Picasso presents this influential artist as a man who uses women and then moves on to whoever catches his eye next. Like a switch being turned off, interest is lost in one then another takes their place. The word ‘muse’ isn’t used but Picasso (Peter Tate) talks of the number of paintings done for a woman he loves before being instantly unable to paint her again – he has moved on to a younger model and then another younger still.
Picasso is shown as raw and single-minded – not regarding the vision of his art but with a self-centred view of himself and his importance. Over and over we hear from him how he is the ‘sun’ burning bright, the centre of the universe, and it is others that fly too high, too close. Tate is impressive, selfish and egotistic, almost aggressive in his need for young women. Picasso comes through quite powerfully, and the man’s drive to have what he wants is clear to see.
Less successful is the introduction of the women in his life. This was originally a larger play with a full cast but now as a one-man show it isn’t always effective, feeling at times to further minimise their voices. We don’t learn much about them other than as they relate to him. These women, including Olga Khokhlova, Françoise Gilot and Marie-Thérèse Walter, were dancers, artists and poets, but their work is nothing to him and is overlooked here other than as a fleeting reference. All we learn of is their connection with Picasso, and even then it is mostly about the sexual relationship. Their voices are relegated as Tate also provides these with the addition of reverb. Less interrogated too is what these days we recognise as abuse, when Picasso dangles opportunities and connections. If a young lady comes to his studio, the next day he’ll introduce them to poets and artists and filmmakers.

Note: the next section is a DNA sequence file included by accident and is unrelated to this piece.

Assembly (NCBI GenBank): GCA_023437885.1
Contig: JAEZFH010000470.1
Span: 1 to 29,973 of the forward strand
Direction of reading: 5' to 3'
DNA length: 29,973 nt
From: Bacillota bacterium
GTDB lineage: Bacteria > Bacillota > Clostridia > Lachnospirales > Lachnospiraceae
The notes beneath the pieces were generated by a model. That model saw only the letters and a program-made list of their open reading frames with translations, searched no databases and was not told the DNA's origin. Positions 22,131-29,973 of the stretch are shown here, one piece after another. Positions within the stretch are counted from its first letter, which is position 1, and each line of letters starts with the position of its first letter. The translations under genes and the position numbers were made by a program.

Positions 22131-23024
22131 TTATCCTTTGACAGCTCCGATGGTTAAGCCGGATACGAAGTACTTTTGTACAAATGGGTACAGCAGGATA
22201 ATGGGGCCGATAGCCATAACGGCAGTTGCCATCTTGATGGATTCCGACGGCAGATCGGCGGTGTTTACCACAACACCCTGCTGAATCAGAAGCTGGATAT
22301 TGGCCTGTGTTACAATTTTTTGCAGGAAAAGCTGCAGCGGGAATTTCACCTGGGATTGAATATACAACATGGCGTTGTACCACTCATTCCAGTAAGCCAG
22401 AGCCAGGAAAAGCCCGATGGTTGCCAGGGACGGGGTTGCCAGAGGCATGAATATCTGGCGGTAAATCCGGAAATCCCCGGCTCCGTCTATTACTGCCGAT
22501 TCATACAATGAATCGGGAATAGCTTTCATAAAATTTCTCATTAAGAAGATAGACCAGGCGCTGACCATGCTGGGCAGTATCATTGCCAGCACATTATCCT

The hour is unrelenting and grim viewing as it is a cycle of Picasso moving from woman to woman treating them appallingly and suggesting that his greatness covers it all. At one point he declares “I don’t change diapers, I am a great artist.” It is Tate’s powerful performance which does manage to keep the audience engaged to the end.
This production does have notably strong technical work from Reuben Bojang. The set design (Eirinia Kariori) uses hanging white gauze curtains around Picasso and the blank backdrops are used for projections, snippets of video. Steven Dean Moore lighting changes as Picasso moves from woman to woman and the accompaniment with Tate as he dances and syncs his dialogue with the video is impressively timed. Somewhat surprisingly, there has been a clear choice not to use any of Picasso’s artwork and while there are references and a Minotaur prop, we don’t see any of the work under discussion.
Can we separate art from the artist? This production shows no sympathy for Picasso; he’s presented as a horrible misogynist, which doesn’t make for pleasant viewing. Even as it imagines Picasso looking back now, he sees himself as a legend, and talks of record-setting auctions. History records him as considered to be one of the greatest and most influential artists of the 20th century. After learning more about the man behind the works, I’m going to remember it the next time I see a Picasso hanging in a museum.
Based on Picasso by Terry d’Alfonso
Adapted & Directed by Guy Masterson
Video Mapping / Co-Lighting Design by Steven Dean Moore
Set & Costume Design by Eirinia Kariori
Picasso plays at The Playgound Theatre until 4 February 2023. Further information and bookings can be found here.